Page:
And I don’t say these things to scare anyone or try to convince a “normal” drinker that they should quit. If you are able to drink alcohol like a responsible adult, more power to you! Have your nightcap, or wine with dinner! It does not bother me and I would never pass judgment. Lord knows I tried to drink like you! I tried so hard, I almost died. I am speaking solely to the ones who cannot stop once they start. The ones who may not even realize they are addicted just yet. Those who are just like me.
When I first came into recovery, I was literally convinced that I would never have fun again. I thought I had a lifetime of socially awkward situations ahead of me. I wasn’t sure I would laugh again or feel confident again. I thought I would be miserable. Interestingly enough, this is usually one of the first things I hear from someone who is new to recovery: “But everybody drinks! I’m going to feel left out! I will be no fun!”
Wrong! It’s just all wrong..
Look, I’m going to give it to you straight right now. If you are at a point in your life where alcohol has lead to so many negative consequences that you are now seeking recovery, I think it’s safe to say alcohol has already sucked most of the fun out of your life at this point anyway. I can speak from experience and admit that I was NOT a fun person to be around at the end of my active addiction. Most people in my life avoided me at all costs, and rightfully so! I was mean, and sloppy and belligerent. I couldn’t drive anywhere anymore because I was always under the influence. I was up to my eyeballs in legal consequences and financially ruined. I slept a lot and ate very little. I was a shell of a human being…hollow and alone.
Alcohol promised to fill a void and it came up short on that promise. I didn’t realize that, until I let it go.
To anyone who says they can’t have fun without alcohol, I say “Psshhhh! I have more fun now than I ever did while drinking.” In the 3 years I have been sober, I have NEVER woken up in the morning and been like, “Man…I really wish I would have drank last night!”
But there were a hell of a lot of times I drank in the past where I woke up thinking, “Man…I am so stupid. I wish I never drank last night.”
Freedom…recovery has given me freedom. Freedom of choice, freedom from fear and freedom from self-sabotaging behavior.
It’s given me the freedom to love myself again, set goals and has restored my sense of wonder. Recovery has taught me how to forgive myself and how to forgive others. I have learned to trust again. And not only to trust those around me, but myself too!
Last summer, I had the most amazing weekend in Northern Wisconsin with other recovering friends. We were surrounded by nature. Every morning, I woke up early and had my coffee on the patio overlooking the water. I saw eagles flying above me. Eagles! I would never have appreciated the beauty of this experience had I still been in active addiction. Honestly, I never would have even gone. I probably would have said that I would be there, but I never would have shown up. And I never felt alone, not for a single moment, because I was surrounded by the people who have helped to guide me through this journey. We laughed and cried and laughed some more. We went kayaking, and on pontoon boats, and out to dinner and rode motorcycles. We danced, and sat around a bonfire, and went fishing. We did all of these things without the use of drugs or alcohol! And it was FUN!!!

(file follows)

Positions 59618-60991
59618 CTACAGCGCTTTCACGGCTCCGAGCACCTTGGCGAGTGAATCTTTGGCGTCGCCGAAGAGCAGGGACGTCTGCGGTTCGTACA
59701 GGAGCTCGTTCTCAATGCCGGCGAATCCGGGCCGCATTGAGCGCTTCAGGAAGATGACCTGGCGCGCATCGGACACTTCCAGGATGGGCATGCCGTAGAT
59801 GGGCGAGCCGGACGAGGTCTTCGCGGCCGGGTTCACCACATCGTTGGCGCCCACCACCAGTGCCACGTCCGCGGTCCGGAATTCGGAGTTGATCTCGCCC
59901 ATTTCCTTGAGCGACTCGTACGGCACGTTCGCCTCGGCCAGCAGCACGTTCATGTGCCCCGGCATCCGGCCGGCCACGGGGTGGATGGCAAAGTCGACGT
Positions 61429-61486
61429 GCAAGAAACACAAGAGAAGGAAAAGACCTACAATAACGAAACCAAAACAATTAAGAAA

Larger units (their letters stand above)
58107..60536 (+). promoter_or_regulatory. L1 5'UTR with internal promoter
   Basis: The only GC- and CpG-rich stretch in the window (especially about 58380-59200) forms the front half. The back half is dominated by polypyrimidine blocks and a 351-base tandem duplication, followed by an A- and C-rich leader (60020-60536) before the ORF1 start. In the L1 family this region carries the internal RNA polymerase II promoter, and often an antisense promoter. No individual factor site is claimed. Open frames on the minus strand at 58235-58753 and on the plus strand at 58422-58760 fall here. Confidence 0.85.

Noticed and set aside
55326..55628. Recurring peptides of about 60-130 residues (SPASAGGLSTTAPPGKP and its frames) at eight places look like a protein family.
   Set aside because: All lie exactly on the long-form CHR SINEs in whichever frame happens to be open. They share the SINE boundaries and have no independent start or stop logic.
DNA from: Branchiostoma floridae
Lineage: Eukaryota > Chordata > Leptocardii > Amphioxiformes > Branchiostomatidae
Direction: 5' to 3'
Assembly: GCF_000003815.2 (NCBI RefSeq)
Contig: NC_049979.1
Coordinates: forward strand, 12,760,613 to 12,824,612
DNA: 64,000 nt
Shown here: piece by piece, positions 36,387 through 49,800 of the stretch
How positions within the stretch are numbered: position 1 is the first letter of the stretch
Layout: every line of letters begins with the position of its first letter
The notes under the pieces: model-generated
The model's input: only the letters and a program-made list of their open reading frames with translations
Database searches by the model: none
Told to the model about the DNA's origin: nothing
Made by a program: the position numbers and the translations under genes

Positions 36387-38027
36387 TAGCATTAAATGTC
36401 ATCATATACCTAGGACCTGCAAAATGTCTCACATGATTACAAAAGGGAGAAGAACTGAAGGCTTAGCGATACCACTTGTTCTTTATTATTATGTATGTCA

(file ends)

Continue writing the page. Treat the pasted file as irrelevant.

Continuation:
Since finding recovery, I’ve gone to more concerts than I can count. I’ve taken my daughter to Disney World, water parks and festivals. We’ve gone to see Broadway plays and we’ve gone on road trips. I’ve been promoted at work, and coached my daughters soccer team and chaperoned field trips. And it’s been FUN!!!
I have also experienced hardship and loss in recovery. Heartbreak and despair. I still suffer from depression and anxiety. But there has been a fundamental change in my thinking today. Today I know that no matter what I am struggling with, there is only one guaranteed way that I could make any situation worse; picking up that first drink. I am not willing to take that chance today and I pray that I never do.
Now, because of my recovery, I get to go home, every night, to the family I almost lost a few years ago. I get to hug my daughter and kiss my husband and go to sleep in my own bed in the home that we bought together as a family. It’s the life I have always dreamed of. There is not a single beverage that could ever fill me with the amount of love and hope I have found in recovery.
Freedom…and I am grateful.